The USS Arizona in Pearl Harbor is one example of a war grave.
Federal authorities have continued to let the oil leak, despite the Department of Defense finding the oil was “particularly harmful” in 2008.
Ships in international waters are generally protected by their flag countries and are considered war graves that cannot be disturbed.
Islanders Need More Information
The Solomon Islands’ environmental ministry is used to field reports of oil seeping from around the country, not just from ships but also aeroplanes and post-World War II dump sites scattered across the archipelago’s waters.
Approximately half a billion pounds of U.S. military paraphernalia was in the Solomon Islands in August 1945, as WWII was ending.
In the greater Pacific, it is estimated the total weight of military presence was almost 20 billion pounds, according to reports from the National Archives and Records Administration.
The issue of dumpsites is both on land and sea, according to Melchior Mataki, permanent secretary for the Solomon Islands Ministry of Environment, Climate Change, Disaster Management and Meteorology.
U.S. forces disposed of the bombs in Johnson Atoll in the early 1990s, but there have since been reports about more mustard gas and other chemical weapons, such as white phosphorous.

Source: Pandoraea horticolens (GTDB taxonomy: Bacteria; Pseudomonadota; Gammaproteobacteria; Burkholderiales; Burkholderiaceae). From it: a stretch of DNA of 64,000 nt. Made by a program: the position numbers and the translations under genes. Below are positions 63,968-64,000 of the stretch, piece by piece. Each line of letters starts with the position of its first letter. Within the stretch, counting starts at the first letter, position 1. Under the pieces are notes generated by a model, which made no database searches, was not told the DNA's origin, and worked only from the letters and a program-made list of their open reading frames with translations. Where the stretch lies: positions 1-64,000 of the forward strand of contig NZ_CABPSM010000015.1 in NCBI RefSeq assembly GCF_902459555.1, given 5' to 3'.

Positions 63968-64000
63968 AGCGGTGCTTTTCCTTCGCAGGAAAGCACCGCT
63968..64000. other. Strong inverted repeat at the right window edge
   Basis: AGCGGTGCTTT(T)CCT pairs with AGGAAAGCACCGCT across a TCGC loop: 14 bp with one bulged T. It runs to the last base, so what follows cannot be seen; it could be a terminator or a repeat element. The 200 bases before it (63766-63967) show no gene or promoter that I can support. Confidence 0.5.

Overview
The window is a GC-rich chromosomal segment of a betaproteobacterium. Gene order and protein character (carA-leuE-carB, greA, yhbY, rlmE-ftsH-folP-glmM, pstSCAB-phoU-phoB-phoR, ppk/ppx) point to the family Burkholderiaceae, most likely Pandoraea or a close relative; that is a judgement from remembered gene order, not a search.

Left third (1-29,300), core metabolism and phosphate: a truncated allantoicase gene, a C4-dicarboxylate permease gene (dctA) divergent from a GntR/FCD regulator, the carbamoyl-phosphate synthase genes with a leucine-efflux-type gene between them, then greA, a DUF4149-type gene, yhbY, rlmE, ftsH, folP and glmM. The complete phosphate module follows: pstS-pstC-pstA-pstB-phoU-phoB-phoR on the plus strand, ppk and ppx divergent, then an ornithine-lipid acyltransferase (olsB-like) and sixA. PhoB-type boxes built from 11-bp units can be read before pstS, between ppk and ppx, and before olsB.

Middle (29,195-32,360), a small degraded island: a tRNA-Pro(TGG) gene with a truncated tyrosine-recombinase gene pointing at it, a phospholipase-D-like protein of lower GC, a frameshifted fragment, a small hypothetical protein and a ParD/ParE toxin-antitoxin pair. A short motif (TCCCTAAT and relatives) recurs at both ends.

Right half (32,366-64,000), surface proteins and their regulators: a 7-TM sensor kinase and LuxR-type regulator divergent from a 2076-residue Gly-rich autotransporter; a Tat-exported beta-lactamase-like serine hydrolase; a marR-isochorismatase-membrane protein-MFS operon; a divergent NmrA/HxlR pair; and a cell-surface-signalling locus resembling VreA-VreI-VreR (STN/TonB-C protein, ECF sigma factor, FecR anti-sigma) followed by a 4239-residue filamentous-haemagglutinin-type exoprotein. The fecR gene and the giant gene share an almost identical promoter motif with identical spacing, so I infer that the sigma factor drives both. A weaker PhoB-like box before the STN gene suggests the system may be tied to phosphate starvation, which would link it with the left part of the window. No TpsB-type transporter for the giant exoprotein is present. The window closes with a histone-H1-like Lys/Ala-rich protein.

The problem persists in the Solomons but still can be ignored or unknown to many residents, according to Mataki, including fishermen who recover unexploded ordnance and use the contents to make explosives that help for fishing, an illegal but common practice.
“It’s the unknowns that are really dangerous for us,” Mataki says.
“So it’s important that we give attention to that.”
And considering the risk of oil spills is only fully known once fully assessed, the Solomon Islands is in need of open and frank conversation about what the Japanese and the Allied navies were carrying during the war.
“I think this is where we would need both the American authorities as well as the Japanese authorities to be open with us,” he says.
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Source: Pulitzer Center